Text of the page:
Home

My research interests combine biogeochemistry with sedimentology, stratigraphy, paleoceanography, and  paleobiology. Specifically, I use stable isotopes (primarily carbon and sulfur) and associated  fractionations to understand the chemical and biological evolution of the Earth’s oceans and atmosphere. My  previous research has focused on the linkages of tectonics, oceanography, and climate change to the  carbon cycle by looking at strontium, neodymium, and carbon isotopic evolution of Earth’s oceans. I am also focused the causes major transitional periods of Earth’s climate state that have often been associated with mass extinction events. Since being at Indiana University I have been working on mass independent fractionation of sulfur isotopes in early Earth history (Paleoproterozoic) and this record relates to oxidation of the atmosphere and/or sulfate reduction pathways associated with organic rich sediments and hydrothermal fluids. Another research project is on the roles of hydrogen sulfide and subsequent sulfide mineralization in preservation of soft tissues in the geologic record. Recent research projects have involved studies of the biogeochemical cycles of sulfur in modern extreme aquatic environments in the McMurdo Dry Valleys, Antarctica and southwestern Greenland as both are potential analogues for life on Mars and/or icy planetary bodies. My most recent  research project is focused on methane and sulfur biogeochemical cycling in western Greenland peatlands and thermokarst lake environments as an analogue for trace gas emissions on Mars.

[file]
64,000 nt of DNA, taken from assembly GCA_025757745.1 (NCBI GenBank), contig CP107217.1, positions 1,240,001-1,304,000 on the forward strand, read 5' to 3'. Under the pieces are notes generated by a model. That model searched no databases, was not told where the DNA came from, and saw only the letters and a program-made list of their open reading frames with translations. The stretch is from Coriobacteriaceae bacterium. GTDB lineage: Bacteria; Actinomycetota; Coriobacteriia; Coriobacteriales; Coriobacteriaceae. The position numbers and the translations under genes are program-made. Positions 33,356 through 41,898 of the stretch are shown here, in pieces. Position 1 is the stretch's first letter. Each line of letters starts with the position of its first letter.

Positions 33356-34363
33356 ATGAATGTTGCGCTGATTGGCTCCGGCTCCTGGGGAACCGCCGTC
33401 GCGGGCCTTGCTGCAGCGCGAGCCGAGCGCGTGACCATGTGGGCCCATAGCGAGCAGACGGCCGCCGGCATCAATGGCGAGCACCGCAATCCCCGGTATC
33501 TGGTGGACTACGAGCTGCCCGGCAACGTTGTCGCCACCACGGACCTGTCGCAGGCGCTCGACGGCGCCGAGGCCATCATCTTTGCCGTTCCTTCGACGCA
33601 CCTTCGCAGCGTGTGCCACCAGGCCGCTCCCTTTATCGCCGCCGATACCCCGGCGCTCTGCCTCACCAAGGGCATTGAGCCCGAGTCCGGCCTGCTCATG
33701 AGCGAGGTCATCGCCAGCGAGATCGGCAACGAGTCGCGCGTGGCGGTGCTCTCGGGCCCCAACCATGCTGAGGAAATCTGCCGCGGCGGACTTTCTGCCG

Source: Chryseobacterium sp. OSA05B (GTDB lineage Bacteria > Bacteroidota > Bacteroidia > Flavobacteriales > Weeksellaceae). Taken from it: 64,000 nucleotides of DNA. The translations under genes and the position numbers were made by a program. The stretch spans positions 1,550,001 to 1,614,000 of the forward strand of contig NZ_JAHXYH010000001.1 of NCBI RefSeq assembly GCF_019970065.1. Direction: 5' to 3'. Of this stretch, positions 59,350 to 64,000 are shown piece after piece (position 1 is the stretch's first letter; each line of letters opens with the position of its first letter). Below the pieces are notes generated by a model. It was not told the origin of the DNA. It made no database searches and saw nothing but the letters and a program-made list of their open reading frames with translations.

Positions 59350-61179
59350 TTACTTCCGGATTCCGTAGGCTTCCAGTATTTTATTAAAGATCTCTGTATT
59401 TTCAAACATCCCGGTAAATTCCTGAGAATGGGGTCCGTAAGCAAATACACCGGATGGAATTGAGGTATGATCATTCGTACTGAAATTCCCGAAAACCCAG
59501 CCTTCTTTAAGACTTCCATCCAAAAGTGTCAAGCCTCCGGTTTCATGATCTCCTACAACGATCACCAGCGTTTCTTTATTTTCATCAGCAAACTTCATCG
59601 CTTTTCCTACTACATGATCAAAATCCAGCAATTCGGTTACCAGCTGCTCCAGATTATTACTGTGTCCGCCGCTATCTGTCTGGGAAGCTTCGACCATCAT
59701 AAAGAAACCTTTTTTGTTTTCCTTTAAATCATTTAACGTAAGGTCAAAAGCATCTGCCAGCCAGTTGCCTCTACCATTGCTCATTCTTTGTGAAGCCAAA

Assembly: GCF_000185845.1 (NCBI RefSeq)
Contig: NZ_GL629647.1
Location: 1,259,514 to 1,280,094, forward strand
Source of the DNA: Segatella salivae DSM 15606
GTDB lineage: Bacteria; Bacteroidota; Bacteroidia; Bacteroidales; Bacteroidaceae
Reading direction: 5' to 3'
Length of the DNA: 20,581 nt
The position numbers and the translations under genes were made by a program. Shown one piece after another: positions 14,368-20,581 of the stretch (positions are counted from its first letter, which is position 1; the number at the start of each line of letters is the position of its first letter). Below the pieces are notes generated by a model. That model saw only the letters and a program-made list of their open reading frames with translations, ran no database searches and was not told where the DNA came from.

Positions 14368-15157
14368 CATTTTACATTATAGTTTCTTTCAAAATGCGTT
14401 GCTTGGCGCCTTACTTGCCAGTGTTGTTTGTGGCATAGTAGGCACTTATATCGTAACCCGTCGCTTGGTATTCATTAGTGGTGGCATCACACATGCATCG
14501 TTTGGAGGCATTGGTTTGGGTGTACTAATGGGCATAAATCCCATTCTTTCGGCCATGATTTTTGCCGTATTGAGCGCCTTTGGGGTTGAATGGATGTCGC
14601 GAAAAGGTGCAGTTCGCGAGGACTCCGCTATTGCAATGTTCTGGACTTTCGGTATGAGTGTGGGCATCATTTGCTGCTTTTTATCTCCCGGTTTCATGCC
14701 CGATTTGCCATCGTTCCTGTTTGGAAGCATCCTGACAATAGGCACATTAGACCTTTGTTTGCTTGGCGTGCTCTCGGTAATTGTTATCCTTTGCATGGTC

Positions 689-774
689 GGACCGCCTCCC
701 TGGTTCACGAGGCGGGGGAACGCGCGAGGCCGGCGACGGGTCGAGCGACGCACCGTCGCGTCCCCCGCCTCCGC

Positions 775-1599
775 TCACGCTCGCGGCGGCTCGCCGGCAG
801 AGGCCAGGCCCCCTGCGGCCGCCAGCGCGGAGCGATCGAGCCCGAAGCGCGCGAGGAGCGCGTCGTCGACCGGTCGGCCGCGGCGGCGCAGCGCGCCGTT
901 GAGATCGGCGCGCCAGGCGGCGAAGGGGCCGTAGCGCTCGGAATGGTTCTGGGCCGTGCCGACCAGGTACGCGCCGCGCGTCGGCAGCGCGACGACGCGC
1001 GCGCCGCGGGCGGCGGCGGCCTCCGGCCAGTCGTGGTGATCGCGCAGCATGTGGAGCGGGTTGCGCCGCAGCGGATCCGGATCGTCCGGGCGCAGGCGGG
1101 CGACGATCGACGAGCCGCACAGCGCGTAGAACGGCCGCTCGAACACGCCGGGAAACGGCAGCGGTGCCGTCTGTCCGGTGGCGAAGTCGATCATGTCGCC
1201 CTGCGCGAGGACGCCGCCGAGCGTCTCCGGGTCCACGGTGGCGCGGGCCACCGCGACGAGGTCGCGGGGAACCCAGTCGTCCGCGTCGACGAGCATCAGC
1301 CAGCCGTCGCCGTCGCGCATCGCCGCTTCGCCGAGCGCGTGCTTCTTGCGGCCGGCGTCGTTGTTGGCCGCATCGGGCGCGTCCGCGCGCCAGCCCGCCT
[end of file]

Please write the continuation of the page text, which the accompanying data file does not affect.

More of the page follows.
I have had experience as a primary instructor for Sedimentology & Stratigraphy, Stable Isotope Geochemistry, and Earth: Our Habitable Planet (Earth Systems Science for non-majors course). I have also been a guest- and/or co-instructor for Paleontology & Geology of Indiana, Historical Geology, Physical Geology, Introduction to Paleobiology, and the History of Life on Earth.

*I am currently searching for an academic faculty position where my passions for teaching and research can continue to coalesce to educate people about the fascinating world of Earth Sciences, and to train future generations of geoscientists.

Comments are closed.